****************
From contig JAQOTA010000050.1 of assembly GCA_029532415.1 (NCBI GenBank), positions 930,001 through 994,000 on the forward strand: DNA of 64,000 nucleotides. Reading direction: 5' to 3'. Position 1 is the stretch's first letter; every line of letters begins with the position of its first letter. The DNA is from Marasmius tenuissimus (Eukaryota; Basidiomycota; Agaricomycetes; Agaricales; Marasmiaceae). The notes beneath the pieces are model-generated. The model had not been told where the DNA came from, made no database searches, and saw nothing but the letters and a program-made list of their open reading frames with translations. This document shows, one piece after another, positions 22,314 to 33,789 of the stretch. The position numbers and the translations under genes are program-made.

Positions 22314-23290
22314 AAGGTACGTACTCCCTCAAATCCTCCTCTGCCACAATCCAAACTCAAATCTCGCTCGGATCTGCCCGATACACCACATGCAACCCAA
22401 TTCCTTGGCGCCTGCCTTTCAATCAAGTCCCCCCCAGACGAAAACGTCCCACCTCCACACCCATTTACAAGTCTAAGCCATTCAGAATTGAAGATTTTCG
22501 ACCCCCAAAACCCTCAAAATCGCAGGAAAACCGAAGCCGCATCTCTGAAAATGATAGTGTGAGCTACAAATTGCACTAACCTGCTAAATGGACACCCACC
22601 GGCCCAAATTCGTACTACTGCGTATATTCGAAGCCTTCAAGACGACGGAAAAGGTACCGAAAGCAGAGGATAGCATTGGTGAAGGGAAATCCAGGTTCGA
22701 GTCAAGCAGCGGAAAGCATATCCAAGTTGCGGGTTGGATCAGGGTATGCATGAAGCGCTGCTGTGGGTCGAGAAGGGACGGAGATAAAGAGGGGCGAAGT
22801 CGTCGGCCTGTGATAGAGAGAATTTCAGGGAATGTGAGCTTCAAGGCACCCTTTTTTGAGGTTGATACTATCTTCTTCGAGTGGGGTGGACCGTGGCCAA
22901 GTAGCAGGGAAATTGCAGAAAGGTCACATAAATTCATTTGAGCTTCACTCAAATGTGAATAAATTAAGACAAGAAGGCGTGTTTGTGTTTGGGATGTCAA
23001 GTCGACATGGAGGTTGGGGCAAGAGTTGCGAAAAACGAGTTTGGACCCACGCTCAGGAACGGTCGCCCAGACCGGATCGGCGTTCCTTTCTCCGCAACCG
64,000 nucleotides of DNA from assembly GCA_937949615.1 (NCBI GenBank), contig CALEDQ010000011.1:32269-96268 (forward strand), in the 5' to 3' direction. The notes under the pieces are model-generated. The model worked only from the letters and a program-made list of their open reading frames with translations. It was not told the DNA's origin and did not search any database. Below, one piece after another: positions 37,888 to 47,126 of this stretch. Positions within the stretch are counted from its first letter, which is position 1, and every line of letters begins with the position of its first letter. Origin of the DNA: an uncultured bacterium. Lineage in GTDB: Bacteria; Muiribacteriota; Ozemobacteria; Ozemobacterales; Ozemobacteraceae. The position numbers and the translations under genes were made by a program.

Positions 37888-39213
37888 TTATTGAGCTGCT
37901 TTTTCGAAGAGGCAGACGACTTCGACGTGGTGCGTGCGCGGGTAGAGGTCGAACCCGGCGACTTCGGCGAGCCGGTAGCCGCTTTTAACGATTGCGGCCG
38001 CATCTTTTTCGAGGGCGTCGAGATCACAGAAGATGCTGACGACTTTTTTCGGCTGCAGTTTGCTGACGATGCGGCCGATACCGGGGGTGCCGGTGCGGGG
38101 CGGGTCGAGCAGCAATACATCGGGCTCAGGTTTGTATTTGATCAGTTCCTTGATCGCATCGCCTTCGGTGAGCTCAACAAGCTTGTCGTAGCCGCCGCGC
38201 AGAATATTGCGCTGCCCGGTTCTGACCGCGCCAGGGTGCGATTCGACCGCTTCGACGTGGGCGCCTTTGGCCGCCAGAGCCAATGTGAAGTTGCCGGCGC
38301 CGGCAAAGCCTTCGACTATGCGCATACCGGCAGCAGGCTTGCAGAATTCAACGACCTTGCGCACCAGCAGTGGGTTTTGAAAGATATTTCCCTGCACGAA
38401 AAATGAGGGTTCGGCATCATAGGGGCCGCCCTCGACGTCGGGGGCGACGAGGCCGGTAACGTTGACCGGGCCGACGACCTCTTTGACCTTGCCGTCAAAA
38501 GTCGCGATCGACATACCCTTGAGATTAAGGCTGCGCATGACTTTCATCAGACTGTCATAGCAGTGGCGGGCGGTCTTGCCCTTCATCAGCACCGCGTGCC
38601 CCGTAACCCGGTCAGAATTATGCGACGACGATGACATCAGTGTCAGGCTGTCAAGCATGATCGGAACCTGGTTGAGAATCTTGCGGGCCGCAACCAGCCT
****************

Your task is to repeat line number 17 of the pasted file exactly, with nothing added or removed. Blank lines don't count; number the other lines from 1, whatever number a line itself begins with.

38201 AGAATATTGCGCTGCCCGGTTCTGACCGCGCCAGGGTGCGATTCGACCGCTTCGACGTGGGCGCCTTTGGCCGCCAGAGCCAATGTGAAGTTGCCGGCGC